Thousands of people rallied on Thursday in Niger’s capital in support of the coup that toppled the democratically elected government, as security concerns mounted among Western nations.
Protesters hold a Niger flag during a demonstration on independence day in Niamey. Hundreds of people backing the coup in Niger gathered on for a mass rally in the capital Niamey with some brandishing giant Russian flags.
The demonstrators converged at Concertation Square in the heart of the city, following a call by a coalition of civil society associations on a day marking the country’s 1960 independence from France.
Demonstrators in the heart of Niamey, some brandishing giant Russian flags, chanted anti-French slogans at the rally called to mark the anniversary of the west African nation’s 1960 independence from France.
Issiaka Hamadou, one of the protesters, said that it was “only security that interests us”, irrespective of whether it came from “Russia, China, Turkey, if they want to help us”.
“We just don’t want the French, who have been looting us since 1960 — they’ve been there ever since and nothing has changed,” he said.
The crowd at the rally around him was shouting “Down with France”, “Long live Russia, long live (Vladimir) Putin”.
A week after the toppling of elected President Mohamed Bazoum, European citizens have been evacuating from Niger, which has had a key role in French and Western strategies to combat a jihadist insurgency that has plagued the Sahel since 2012.
The clock is ticking down on Sunday’s ultimatum from West African regional bloc ECOWAS for the coup leaders to restore Bazoum to power within a week or face the possible “last resort” of military intervention.
Niger is the fourth member of the group to undergo a putsch since 2020.
Senegal said Thursday it would send soldiers to join ECOWAS if it decided to intervene militarily in Niger.
“It is one coup too many,” said Foreign Minister Aissata Tall Sall.
Bazoum has been held by the coup plotters since July 26, prompting US President Joe Biden to call for his immediate release Thursday, urging the “preservation of Niger’s hard-earned democracy”.
Britain and the United States have announced the pulling back of embassy personnel in Niger as a precaution.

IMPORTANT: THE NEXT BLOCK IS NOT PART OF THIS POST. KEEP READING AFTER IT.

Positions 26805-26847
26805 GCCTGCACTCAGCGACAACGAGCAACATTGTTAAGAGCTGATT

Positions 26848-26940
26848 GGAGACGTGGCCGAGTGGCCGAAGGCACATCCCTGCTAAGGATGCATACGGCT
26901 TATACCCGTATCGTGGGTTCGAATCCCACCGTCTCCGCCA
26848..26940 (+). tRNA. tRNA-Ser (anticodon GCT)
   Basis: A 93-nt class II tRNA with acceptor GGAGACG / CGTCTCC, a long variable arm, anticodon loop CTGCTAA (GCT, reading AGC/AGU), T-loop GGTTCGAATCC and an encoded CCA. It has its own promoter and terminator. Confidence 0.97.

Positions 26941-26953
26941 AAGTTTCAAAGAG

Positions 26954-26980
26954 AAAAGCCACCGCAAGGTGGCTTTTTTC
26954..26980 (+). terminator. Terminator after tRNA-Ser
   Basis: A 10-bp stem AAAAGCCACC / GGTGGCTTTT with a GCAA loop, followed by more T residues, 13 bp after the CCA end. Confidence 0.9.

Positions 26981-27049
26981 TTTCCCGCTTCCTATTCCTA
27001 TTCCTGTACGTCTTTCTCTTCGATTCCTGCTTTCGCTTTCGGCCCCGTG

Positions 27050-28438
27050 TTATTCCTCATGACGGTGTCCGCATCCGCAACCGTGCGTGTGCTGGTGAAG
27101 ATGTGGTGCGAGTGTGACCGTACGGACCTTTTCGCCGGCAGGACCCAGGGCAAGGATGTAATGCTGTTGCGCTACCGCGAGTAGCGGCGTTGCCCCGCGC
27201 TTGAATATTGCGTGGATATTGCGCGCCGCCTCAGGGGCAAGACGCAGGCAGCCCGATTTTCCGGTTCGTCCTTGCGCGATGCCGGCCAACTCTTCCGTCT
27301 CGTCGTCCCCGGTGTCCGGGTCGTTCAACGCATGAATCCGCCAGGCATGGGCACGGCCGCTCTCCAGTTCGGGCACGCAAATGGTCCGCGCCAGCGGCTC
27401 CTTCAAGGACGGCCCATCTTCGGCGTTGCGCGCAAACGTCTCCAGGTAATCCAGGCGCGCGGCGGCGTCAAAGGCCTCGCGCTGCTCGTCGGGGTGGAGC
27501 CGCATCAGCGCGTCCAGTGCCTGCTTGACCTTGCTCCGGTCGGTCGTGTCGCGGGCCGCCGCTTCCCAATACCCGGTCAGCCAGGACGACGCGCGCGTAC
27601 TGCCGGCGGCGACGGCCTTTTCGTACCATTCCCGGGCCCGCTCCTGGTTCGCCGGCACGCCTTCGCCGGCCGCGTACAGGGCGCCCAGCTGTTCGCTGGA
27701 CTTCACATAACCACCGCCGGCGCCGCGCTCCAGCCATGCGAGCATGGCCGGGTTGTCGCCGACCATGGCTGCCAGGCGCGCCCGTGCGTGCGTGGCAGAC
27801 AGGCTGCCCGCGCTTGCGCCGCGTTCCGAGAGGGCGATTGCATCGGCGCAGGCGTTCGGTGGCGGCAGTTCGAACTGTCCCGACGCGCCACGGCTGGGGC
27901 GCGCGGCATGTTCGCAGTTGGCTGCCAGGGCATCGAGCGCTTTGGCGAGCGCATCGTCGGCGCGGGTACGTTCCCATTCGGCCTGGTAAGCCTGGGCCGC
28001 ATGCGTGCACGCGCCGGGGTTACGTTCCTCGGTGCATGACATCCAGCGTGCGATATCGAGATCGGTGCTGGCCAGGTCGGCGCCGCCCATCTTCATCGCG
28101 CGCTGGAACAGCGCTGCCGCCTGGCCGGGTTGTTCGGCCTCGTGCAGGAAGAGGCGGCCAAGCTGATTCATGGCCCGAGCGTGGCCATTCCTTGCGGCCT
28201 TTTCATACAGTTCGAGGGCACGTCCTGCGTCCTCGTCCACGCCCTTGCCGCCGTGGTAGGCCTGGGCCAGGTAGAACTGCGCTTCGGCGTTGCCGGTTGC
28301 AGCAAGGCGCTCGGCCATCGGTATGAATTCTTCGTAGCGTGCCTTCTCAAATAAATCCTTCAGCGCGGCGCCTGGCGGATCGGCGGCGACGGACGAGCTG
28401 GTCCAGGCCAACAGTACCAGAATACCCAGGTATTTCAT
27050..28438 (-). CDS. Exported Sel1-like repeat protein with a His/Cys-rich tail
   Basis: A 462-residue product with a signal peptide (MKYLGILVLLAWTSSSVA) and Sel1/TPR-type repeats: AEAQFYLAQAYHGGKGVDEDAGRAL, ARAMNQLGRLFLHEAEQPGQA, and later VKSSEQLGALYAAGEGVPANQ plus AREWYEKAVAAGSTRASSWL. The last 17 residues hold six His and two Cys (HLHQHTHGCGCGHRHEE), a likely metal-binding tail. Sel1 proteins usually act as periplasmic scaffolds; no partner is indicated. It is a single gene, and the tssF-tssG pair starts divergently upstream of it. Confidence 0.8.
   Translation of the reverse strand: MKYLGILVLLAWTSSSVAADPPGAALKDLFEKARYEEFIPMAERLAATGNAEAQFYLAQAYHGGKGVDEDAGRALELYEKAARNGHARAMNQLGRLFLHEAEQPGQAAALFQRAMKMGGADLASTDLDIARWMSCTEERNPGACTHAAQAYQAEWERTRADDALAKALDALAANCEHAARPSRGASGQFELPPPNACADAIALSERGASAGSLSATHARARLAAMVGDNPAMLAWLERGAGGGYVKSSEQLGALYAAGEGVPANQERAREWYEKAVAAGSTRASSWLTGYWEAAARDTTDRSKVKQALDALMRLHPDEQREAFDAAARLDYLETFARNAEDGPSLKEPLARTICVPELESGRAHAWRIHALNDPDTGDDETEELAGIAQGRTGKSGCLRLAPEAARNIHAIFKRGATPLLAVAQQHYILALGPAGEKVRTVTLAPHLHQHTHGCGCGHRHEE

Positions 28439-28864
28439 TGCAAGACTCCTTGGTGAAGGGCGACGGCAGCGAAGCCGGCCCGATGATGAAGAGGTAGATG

Paris — which said Thursday it had completed its evacuation flights — urged the junta led by General Abdourahamane Tiani to “fully guarantee” the safety of embassies in Niamey ahead of Thursday’s protests.
– Sanctions –
Economic Community of West African States (ECOWAS) leaders have imposed trade and financial sanctions, with Nigeria cutting off the electricity supplies that account for some 70 percent of Niger’s grid.
West African military chiefs were meeting in Nigeria’s capital Abuja on Thursday to discuss the possibility of military intervention if diplomatic negotiations fail.
An official from the Nigerian defence ministry told AFP those talks were set to end Friday.
As tensions rise across the region, an ECOWAS team headed by former Nigerian leader Abdulsalami Abubakar was also in Niger for talks.
Nigeria, West Africa’s pre-eminent military and economic power, is the current chair of ECOWAS. It has vowed a firm line against coups that have proliferated across the region since 2020.
Junta-ruled Mali and Burkina Faso have that warned any military intervention in their neighbour would be tantamount to a “declaration of war” against them.
Anti-French sentiment in the region has only continued to rise, often whipped up by Russia which over the last years has taken an increasingly prominent presence via the Wagner mercenary group.
A French diplomatic source said there was “no evidence that Russia played a role in the coup” in Niger, but that it had an “opportunistic attitude” which meant it could seek to capitalise on events.
Publicly, Russia has called for “urgent national dialogue” in Niger, warning that threats of intervention “will not help ease tensions”.
– ‘Refuse to give in’ –
Bazoum, 63, was feted in 2021 after winning elections that ushered in Niger’s first-ever peaceful transition of power.
He took the helm of a country burdened by four previous coups since independence from France in 1960.
But after surviving two attempted putsches, Bazoum was overthrown on July 26 when members of his own guard detained him at the presidency.
Their commander, Tiani, has declared himself leader, but his claim has been condemned internationally.
In a televised address Wednesday, Tiani rejected the international sanctions imposed and said he “refused to give in to any threat”.
France still has around 1,500 troops in Niger, where it refocused its anti-jihadist mission after pulling out of Mali and Burkina Faso last year.
After joining a regional revolt in northern Mali, armed Islamists advanced into Niger and Burkina Faso in 2015 and now carry out sporadic attacks on fragile states on the Gulf of Guinea.
Countless civilians, troops and police have been killed across the region, while around 2.2 million people in Burkina Faso alone have fled their homes.
The impact has contributed to army takeovers in all three Sahel countries and devastated economies at the very bottom of the world’s wealth table.
France’s anti-jihadist Burkina Faso mission had at its peak about 5,400 troops, supported by fighter jets, helicopters and drones.